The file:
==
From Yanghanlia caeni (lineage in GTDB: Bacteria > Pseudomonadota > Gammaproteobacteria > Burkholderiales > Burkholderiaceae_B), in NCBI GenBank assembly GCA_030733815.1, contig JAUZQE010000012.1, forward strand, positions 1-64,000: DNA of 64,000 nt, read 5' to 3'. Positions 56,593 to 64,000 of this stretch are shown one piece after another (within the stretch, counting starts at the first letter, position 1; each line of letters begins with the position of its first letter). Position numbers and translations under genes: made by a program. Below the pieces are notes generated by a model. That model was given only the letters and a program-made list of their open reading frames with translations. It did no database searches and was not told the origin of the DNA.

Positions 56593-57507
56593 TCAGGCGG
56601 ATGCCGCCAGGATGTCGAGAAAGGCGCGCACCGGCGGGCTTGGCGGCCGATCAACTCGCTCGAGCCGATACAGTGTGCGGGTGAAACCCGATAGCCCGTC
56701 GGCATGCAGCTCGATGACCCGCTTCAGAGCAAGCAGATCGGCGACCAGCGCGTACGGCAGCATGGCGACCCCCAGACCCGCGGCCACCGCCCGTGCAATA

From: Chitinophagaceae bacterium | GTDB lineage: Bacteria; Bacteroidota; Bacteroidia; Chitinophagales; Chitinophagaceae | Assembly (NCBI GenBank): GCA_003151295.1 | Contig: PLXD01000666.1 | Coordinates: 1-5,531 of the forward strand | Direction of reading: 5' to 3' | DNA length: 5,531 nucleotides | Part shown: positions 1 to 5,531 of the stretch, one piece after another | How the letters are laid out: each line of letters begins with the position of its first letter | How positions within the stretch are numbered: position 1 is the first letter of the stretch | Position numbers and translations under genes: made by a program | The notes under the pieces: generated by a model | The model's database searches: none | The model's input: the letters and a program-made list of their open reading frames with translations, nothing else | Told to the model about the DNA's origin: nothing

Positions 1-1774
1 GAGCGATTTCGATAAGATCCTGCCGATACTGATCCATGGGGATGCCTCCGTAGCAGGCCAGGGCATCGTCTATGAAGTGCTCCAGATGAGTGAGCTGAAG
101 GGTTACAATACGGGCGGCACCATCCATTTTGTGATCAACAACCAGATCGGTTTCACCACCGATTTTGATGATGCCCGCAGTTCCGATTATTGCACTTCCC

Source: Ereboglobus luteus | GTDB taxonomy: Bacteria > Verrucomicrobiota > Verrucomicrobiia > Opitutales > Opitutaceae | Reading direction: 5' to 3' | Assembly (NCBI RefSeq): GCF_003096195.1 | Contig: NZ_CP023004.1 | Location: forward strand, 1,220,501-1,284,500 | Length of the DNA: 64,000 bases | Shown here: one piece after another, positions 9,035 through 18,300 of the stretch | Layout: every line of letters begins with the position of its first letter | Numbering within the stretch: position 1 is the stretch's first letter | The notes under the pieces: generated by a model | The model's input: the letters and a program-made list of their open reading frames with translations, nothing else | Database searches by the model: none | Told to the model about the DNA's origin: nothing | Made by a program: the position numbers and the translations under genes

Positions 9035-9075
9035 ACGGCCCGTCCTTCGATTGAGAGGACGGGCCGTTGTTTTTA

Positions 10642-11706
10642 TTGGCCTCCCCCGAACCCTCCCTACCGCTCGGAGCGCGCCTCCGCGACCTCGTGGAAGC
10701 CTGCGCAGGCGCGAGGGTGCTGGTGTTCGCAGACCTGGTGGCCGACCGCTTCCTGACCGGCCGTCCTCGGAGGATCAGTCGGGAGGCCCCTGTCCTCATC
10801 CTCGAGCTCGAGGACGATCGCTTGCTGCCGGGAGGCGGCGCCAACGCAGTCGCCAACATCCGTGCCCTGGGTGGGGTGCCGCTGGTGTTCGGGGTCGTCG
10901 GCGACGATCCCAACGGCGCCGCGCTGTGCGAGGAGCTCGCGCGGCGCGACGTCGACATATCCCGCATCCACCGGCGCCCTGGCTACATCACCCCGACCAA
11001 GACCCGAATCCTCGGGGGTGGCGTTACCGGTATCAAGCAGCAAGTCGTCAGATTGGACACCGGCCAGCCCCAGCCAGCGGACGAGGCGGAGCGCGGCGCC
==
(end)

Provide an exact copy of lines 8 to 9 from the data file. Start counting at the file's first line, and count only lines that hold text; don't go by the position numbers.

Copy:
1 GAGCGATTTCGATAAGATCCTGCCGATACTGATCCATGGGGATGCCTCCGTAGCAGGCCAGGGCATCGTCTATGAAGTGCTCCAGATGAGTGAGCTGAAG
101 GGTTACAATACGGGCGGCACCATCCATTTTGTGATCAACAACCAGATCGGTTTCACCACCGATTTTGATGATGCCCGCAGTTCCGATTATTGCACTTCCC